For the second year in a row, the boys are off to Dads’ camp. A week of no showers, hot dogs and last year Ben had enough sugar on the first night to induce vomiting.
I can’t drink a whole two-liter bottle of Mountain Dew, he told me.
I gulped down my horror that he would be allowed to do such a thing but then, I didn’t have to clean up the mess. This year? I’m guessing no two-liter containers of Mountain Dew will be swilled down by a single boy.
Dads’ camp is at Donald’s house on the ocean in Down East Maine. It is a beautiful cabin on a peninsula where you can watch the lobster boats come and go from the deck. It is always cool. At night, you wrap in blankets and watch the sky become filled with stars, so many you realize the arrogance in believing we are the only life in the universe.
Donald removes his precious items, like the Tiffany lamp, and settles in for the onslaught of three boys and two dads. I believe Walter and Allan always bring him a giant size bottle of vodka.
Last year at Dads camp, they all learned how to shave (and moisturize). They tasted beer for the first time. They fished. Zachary had to be peeled out of the clothes he wore the entire week.
What did you like about Dads’ camp last year? I asked.
The beach Jake said, pointing out the picture above.
The beach Ben said.
(It’s a first. Jake said it without parroting someone. Good job, Jake.)
Junky cereal, says Zachary.
I roll my eyes. Anything else, Zachary?
Um… he grins, junky cereal.
There is no TV. No Imac with DVD’s. Lots of junk food. An old rope bed for sleeping. A hammock for swinging. Skinny dipping is allowed. Lots of climbing on rocks. Fresh lobster pulled from the water that day. Mussels picked at low tide. A couple deer heads and a stuffed Bobcat line the walls. Leather furniture. Wood paneling. A huge stone fireplace for nightly fires. Manly.
Okay, Donald is gay and just like we suburban lesbians have to have our Speedos, gym shorts and keens? The gay man living remotely who doesn’t want to end up with someone with no teeth needs some style. There is the before mentioned Tiffany lamp and lovely decorative touches, not to mention the man is a gourmet chef who makes a simple boiled lobster dinner something to tell your grandchildren about.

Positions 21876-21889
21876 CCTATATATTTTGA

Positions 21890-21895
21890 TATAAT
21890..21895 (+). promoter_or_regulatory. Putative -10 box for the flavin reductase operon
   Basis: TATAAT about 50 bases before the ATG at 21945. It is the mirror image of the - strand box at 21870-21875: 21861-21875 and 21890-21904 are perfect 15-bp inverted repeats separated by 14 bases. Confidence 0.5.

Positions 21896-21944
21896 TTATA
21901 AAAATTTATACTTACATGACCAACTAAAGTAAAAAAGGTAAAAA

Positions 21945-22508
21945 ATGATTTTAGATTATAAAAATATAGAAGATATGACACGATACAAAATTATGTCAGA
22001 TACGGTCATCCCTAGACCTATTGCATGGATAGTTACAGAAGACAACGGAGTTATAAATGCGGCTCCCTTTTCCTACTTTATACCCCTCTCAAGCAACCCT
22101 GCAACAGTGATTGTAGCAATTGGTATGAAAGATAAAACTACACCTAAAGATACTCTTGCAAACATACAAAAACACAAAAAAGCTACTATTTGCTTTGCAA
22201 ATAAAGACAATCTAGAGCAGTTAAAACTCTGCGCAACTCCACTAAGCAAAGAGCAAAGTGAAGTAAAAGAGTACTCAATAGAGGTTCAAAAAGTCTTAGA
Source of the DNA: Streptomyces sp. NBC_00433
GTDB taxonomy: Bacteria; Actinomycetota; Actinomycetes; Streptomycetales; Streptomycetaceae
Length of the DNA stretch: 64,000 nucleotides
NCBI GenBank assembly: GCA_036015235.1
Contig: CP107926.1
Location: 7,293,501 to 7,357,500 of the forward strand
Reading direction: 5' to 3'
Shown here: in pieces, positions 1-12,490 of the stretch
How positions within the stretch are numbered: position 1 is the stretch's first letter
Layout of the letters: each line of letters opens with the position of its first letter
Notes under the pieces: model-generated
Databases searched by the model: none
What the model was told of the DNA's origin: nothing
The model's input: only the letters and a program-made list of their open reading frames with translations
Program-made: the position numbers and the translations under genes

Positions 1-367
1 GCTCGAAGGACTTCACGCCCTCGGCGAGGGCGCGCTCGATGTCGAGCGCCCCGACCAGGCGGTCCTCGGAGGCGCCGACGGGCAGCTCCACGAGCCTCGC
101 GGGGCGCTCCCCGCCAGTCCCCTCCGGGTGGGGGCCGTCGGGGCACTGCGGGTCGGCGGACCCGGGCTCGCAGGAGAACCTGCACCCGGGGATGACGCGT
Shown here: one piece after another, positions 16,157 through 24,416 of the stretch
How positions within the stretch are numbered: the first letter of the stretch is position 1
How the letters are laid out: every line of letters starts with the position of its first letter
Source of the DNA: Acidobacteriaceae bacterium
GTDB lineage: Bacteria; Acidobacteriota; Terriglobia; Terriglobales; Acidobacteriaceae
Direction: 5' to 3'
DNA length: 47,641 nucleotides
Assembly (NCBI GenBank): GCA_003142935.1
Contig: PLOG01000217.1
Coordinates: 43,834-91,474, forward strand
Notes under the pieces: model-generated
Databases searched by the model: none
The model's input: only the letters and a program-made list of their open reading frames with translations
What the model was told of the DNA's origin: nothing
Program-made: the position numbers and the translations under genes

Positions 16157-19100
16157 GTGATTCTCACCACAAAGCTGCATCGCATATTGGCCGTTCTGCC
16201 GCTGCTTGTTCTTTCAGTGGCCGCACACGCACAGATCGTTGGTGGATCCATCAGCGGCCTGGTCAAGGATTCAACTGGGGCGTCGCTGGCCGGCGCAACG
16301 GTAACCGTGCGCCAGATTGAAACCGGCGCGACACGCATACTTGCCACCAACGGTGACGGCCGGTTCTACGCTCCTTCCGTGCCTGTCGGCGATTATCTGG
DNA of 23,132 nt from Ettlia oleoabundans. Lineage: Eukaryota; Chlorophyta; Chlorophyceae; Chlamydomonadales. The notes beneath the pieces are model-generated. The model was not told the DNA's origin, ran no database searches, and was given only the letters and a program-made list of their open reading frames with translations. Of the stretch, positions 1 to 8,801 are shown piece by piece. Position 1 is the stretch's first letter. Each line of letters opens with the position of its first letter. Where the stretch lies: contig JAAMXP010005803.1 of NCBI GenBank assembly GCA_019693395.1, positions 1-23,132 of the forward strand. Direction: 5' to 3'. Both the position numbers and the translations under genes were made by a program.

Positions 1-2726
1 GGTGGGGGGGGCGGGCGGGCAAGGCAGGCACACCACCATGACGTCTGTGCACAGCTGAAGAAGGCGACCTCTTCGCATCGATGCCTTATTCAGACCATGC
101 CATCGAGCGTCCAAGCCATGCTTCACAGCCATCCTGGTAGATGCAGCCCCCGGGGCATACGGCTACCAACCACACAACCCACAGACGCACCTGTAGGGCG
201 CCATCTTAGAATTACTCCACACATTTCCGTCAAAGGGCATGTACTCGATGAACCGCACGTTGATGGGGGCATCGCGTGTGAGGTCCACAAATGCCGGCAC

I don’t think my kids see that, though. I know they don’t see the Tiffany lamp for obvious reasons.
For three city kids, it s a chance to be away from traffic, noise, and the ever present glare from the streetlight outside their bedroom window. They hear the ocean not the commuter rail. It’s open and they are allowed to roam free. They get to see the stars I remember from my childhood.
And they get to be with their Dads. They get to identify with parents that look like them, who are adult versions of what they will be someday. I don’t think any kid has to have a man in their life to be well rounded. I had a father and the scars he left run deep. But there is something really precious about what they give my kids, something I can never give them. I don’t know what it is to be a brother, a father, or a husband. They are all roles I watch from outside. I feel lucky, sometimes, not having girls. My expectation, having been a sister, a mother and a wife would warp my view of any daughter I had. It’s the fodder of many a therapy session, not just for me, but for all mothers and daughters.
And yet, the one mom, one dad and two point five kids Madison Avenue image the Republican extremists are trying to sell us? Such bullshit. As important as it is to have role models in children’s lives, it is more important to have love, connection and presence. Sometimes your gender doesn’t matter at all. No one will win an election if they admit that.
There is a great essay in a book “Confessions of the Other Mother,” by Polly Pagenhart that talks about being a lesbian Dad. It’s beautiful. Unfortunately for my boys, while I may look the butch role, I’m really not. I’m never going to camp. I don’t like getting dirty. I’m great at sports but I find spitting really vulgar. I have been dubbed the “butch princess” at work because during an office move my boss discovered my inability to hold a tape measure.
Who we are and how we affect our kids sometimes is genderless. Walter and I had an intense talk the other day. He talked about having a distant father. The distance Jeanine had created in her life by being so focused on work was painfully similar to his own experience with his father. That was about parents, not gender lines. Kids. Relationships.
So my boys are off to Dads’ camp. They’ll stop at Ruth and Wimpy’s for haddock sandwiches on their way. The kids all have clean underwear and clothes for each day, which I’m pretty sure, will remain untouched. Mountain Dew will be consumed in disgusting amounts. Stars will be watched. Rocks thrown in the water. All the fears right wing extremists have that my boys won’t have a normal life can be confirmed.
They will have an exceptional life.
With two moms. And two dads.
Let Dads’ camp begin.